Schools across Israel opened this morning by studying Shimon Peres’s contributions to the country. It was a fitting tribute to a statesman whose lifelong devotion to Israel included a keen awareness of the central importance of education.
“He saw education as no less important than security in ensuring the future of the Jewish People and the State of Israel,” said World ORT Director General and CEO Shmuel Sisso. “He was dedicated to education.”
That dedication brought him to Bnei Brak in March where he joined philanthropist Nathan Kirsh for the inauguration of a World ORT project, in partnership with The Kirsh Foundation, providing computer labs and ICT suites for Charedi youth.
It was the last of many occasions at which Peres and Mr Sisso spent time together.
“I had the pleasure of meeting him many times while Consul-General of New York and as Mayor of Kiryat Yam,” Mr Sisso said. “He was a very wise man. You never left him without the impression that he had given you a profound insight. And he never let party politics get in the way of whatever needed to be done. His passing is a great loss for us all.”
The importance Peres placed on education meant that he recognised ORT’s significance. In 1986, as Prime Minister, he told the World ORT Congress:
“I truly believe that ORT is one of the most important organisations in Jewish life… and I believe also that ORT has made the most valuable contribution to our young generation by its operations in challenging, demanding and far-away places, where it has taken science and technology to what it recognises to be the generations of hope for Jewish life and for the State of Israel.”
He went on: “Not only what you do in Israel but what you do abroad in Jewish life is of great importance because we are facing two major problems: not enough Jewish people are coming to Israel and, alas, too many Jewish people are leaving Judaism. For these two reasons we have to emphasise education – both scientific and Jewish – as a major challenge for the future.”
In 1993, this time as Foreign Minister, Peres again addressed the World ORT Congress. ORT was “deep and serious in our life”, he said, before noting that there were two kinds of countries in the Middle East, the holy and the oily – and that Israel clearly did not belong in the latter category.
“We took a country that was a desert from every possible point of view, so the only way to overcome the desert was really by education, by science, by technology, by human motivation, human pioneering,” he said.
Twenty-two years later, Peres reiterated the importance he placed on technology education when he met students from World ORT-affiliated schools in Kiryat Yam who had come to Beit HaNassi to watch the launch of Israel’s Amos 3 satellite.
“He talked about how important technology is in our society and said he hoped that we would study it and work in Israel’s high-tech sector,” said one of those students, Din Maransev.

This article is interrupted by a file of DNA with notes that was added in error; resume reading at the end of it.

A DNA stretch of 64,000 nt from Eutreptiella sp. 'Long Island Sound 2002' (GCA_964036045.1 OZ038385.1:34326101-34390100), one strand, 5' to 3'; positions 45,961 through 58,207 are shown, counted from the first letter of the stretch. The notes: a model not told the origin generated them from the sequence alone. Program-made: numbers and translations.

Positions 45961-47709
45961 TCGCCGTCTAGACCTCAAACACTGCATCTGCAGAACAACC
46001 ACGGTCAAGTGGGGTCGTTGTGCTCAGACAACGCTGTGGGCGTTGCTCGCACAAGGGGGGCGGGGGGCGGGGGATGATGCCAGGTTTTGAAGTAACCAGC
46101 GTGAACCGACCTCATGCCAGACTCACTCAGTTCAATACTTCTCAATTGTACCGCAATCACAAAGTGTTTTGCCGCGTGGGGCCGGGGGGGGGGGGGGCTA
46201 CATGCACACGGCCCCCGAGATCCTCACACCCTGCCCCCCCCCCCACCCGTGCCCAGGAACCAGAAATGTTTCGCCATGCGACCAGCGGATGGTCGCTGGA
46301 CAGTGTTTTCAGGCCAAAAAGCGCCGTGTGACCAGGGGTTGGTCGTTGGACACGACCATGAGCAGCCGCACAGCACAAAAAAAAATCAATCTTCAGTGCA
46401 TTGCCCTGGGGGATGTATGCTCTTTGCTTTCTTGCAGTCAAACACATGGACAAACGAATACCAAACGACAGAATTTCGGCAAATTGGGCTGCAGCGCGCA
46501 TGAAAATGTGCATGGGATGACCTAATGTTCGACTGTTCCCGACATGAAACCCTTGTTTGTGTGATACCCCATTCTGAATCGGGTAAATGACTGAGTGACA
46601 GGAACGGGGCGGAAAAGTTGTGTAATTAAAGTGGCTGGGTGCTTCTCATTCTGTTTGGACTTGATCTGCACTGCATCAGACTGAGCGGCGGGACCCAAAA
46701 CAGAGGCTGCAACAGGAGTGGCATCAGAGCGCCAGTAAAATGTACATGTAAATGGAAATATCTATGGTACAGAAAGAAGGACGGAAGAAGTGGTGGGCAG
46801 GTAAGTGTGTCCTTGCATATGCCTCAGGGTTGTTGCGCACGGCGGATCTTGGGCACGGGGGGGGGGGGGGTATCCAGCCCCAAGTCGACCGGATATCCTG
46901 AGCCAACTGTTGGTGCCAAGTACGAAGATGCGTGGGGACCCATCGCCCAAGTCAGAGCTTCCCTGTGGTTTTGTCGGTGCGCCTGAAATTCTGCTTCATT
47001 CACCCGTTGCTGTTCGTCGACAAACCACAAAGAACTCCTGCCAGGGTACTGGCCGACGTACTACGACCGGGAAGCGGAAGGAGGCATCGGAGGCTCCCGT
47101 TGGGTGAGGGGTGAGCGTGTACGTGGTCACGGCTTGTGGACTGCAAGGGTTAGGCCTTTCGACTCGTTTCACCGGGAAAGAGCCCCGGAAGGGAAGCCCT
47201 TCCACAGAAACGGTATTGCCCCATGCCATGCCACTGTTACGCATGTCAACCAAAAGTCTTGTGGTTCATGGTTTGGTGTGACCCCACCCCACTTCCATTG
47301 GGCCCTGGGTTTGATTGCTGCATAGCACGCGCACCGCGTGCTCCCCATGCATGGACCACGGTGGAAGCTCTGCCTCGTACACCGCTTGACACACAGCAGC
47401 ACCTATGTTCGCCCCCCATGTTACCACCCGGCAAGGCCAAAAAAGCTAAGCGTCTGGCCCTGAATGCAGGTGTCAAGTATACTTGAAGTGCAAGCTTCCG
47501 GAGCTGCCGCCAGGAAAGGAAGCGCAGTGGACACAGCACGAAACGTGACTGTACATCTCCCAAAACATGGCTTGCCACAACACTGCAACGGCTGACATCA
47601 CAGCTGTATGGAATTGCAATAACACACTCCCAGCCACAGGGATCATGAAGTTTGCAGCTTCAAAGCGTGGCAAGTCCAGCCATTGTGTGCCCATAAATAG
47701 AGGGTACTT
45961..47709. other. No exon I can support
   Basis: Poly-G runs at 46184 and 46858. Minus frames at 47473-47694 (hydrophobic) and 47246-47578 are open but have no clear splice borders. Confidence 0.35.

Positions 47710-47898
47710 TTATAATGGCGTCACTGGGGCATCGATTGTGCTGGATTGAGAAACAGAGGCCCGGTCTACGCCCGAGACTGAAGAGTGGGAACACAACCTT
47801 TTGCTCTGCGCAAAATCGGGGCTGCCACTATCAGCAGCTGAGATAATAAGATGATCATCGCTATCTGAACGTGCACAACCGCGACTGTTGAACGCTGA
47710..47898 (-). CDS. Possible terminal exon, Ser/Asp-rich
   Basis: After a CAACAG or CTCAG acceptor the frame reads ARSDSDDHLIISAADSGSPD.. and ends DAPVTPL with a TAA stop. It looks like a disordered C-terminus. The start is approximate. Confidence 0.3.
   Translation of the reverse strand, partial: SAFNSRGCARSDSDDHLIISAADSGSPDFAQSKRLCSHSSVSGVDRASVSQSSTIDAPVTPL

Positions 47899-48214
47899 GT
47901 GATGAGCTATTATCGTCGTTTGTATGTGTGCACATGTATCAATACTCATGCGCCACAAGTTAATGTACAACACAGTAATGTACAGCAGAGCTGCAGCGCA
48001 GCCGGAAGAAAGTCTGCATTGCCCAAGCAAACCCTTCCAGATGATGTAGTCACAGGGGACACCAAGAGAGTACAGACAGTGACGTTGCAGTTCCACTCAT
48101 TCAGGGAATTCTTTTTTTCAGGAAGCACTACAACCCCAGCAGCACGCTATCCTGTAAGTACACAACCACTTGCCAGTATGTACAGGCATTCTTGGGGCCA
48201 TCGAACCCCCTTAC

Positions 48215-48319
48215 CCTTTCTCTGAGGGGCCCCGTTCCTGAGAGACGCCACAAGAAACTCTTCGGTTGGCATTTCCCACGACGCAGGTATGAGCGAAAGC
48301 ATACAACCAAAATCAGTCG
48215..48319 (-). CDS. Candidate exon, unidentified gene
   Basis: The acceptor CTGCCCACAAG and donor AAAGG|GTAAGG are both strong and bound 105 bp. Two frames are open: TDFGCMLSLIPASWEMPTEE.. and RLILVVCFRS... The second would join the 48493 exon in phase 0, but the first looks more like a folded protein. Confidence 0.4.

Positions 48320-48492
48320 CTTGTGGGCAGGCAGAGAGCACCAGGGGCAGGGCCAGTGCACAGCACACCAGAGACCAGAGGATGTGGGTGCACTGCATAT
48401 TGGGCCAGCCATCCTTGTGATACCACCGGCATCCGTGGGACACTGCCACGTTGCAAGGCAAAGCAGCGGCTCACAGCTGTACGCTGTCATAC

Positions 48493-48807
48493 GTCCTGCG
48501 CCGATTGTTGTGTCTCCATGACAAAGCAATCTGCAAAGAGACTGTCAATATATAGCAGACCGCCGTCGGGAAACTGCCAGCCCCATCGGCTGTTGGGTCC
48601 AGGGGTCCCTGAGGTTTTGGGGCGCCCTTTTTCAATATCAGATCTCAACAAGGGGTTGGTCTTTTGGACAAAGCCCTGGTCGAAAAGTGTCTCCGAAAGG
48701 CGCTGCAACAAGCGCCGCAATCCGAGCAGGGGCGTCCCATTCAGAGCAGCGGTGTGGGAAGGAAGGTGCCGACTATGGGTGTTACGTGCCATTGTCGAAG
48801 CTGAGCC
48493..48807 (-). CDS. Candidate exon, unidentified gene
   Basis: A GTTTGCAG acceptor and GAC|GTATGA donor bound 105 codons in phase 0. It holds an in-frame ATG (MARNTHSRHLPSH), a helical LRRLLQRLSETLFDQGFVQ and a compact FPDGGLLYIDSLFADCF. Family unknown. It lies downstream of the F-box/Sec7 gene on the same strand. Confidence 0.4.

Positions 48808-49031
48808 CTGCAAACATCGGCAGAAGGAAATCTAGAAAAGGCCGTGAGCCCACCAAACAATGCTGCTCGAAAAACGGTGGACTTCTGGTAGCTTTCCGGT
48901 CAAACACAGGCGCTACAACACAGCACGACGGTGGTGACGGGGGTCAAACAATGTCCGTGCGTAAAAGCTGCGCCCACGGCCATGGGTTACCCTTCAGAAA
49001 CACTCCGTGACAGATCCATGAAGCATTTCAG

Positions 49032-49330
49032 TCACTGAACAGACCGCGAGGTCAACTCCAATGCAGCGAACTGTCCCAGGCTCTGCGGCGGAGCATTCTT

In August 2012, the inter-relationship between security and education became clear with Peres’s participation in the opening of the new rocket-proof campus at World ORT-affiliated Sha’ar HaNegev High School.
The new campus meant the end of 12 years of students and teachers sprinting into shelters whenever a ‘red alert’ warned of incoming missiles from Gaza, just a couple of miles away. Now they could continue their lessons without fear.
Peres, who was now President, joined the 1,200 students at the campus which had been built next to the old one in a defiant message to the terrorists who had been trying to render their home uninhabitable.
“I’m proud of you,” the President wrote on a special message board, saying later that the students had displayed “steadfastness in learning, achievements and creativity”.
“This fortified school inaugurated today is the least that can be done for you. In response to the rockets you are making a strong statement,” he added.
To the world, Peres may be best known as a Nobel Peace laureate and his work for peace and mutual understanding featured in his major addresses to World ORT congresses. But it was a task which he saw as extending beyond the realm of diplomacy and into civil society; it was part and parcel of a general desire for social and economic development.
“The world has changed,” he concluded in his 1993 address to the World ORT Congress. “There is so little to do with missiles and planes and so much to do with schools and education. We also have to get rid of old prejudices and not to take all the disputes as a permanent presence of an ongoing future. Alas, people prefer to remember rather than to think. It is not a time of remembrance. It is a time of thinking. It is because of it that we attach so much importance to your organisation.
“We cannot change the Land of Israel, the size of it, so we are changing the population with an immigration from Russia, with our own rate of birth, with an immigration from other places. We cannot enrich the land with gold and silver and oil. We can have enriched people enriching the land. We don’t want to be just a fighting nation; we want to be a winning nation, to offer to neighbours, close and far away, a new hope and a new example, to tell them that even a desert is not a must, you can cross it once in 40 years and then in another 40 years make out of it a garden.
“It is here where the most important promise and the major call of our time resides, and let’s do a job which fits the need of our time and that promises a future for our children.”